ANU astronomers bid farewell to NASA spacecraft Cassini

Friday, September 15, 2017 — ANU astronomers have bid farewell to the NASA spacecraft Cassini, which will crash into Saturn just before 10pm tonight (AEST).

Dr Brad Tucker said Cassini had changed our understanding of Saturn and its moons – from the composition of the planet’s rings to the potential for life on Enceladus and Titan.

“As Cassini hurtles towards its final destination, we will be able to see as deep as possible into Saturn,” said Dr Tucker from the ANU Research School of Astronomy and Astrophysics. 

“It is an exciting time to understand our Solar System, and Cassini has set us up for future projects in the quest for knowledge and life.”

NASA operators are deliberately plunging Cassini into the planet to ensure Saturn's moons will remain pristine for future exploration.

“We must think carefully of what we do and be responsible stewards of our Solar System,” Dr Tucker said.  

Associate Professor Charley Lineweaver said the most impressive achievement of Cassini's 20 year odyssey was the landing of the Huygens probe on the surface of Titan 12 years ago.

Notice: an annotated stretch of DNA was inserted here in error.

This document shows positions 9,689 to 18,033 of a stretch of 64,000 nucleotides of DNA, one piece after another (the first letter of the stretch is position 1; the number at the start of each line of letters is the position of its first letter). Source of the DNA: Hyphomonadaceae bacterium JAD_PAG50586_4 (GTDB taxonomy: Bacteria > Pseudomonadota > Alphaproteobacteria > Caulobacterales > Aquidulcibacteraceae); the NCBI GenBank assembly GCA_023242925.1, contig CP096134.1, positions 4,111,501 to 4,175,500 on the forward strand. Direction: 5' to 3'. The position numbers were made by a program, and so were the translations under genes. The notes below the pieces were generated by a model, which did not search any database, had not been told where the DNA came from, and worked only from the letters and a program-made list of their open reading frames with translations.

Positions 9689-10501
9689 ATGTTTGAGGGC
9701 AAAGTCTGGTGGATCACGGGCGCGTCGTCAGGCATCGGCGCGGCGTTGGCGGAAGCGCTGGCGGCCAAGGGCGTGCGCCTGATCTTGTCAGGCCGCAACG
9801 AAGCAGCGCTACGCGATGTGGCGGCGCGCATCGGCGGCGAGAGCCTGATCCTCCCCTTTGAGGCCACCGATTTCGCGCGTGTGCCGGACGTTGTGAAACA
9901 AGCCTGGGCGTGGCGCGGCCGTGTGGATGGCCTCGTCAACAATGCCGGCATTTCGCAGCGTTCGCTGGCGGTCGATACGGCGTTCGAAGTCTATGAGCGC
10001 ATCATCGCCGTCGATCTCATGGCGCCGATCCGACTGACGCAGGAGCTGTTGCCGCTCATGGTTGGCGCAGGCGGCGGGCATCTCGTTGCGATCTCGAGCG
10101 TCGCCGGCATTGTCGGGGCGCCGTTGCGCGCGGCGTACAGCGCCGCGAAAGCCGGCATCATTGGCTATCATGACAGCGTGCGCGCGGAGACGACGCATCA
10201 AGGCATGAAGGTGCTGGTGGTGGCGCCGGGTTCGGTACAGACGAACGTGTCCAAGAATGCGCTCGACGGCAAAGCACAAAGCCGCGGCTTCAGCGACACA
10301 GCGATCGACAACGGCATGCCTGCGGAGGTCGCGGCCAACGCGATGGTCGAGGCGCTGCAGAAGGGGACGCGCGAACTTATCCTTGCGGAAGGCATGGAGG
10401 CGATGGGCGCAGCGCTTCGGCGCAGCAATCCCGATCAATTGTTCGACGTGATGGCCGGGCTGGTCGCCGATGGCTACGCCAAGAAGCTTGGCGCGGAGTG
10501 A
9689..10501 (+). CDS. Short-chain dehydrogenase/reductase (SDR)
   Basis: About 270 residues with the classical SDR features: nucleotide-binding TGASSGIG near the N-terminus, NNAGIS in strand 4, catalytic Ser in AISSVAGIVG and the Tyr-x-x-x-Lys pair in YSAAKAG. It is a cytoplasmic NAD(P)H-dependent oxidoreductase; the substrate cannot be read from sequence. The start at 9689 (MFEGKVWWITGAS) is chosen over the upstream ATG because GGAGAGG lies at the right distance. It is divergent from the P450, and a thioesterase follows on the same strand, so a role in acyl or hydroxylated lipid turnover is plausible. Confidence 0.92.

“The probe showed us a moon with an atmosphere 50 per cent thicker than Earth's atmosphere above a landscape sculpted by methane rain, methane rivers and methane lakes,” said Dr Lineweaver from the ANU Research School of Astronomy and Astrophysics. 

“It is possible that life can be based on liquid methane rather than water.

“Another highlight is the discovery of jets of water, with some organics, spewing out of the south pole of Enceladus – another salty ocean in our Solar System. If hydrothermal vents are where life gets started, then maybe there is life inside Enceladus.”

Dr Lineweaver said Cassini’s demise would not be in vain.

“Arrivederci Cassini. You will burn up and become part of the planet that you have taught us so much about,” he said.


Dr Brad Tucker
ANU Research School of Astronomy and Astrophysics
T: +61 2 6125 6711
M: +61 433 905 777

Associate Professor Charley Lineweaver
ANU Research School of Astronomy and Astrophysics
M: +61 457 550 577

For media assistance, contact Will Wright from the ANU Media Team on +61 2 6125 7979, +61 478 337 740 or at <>.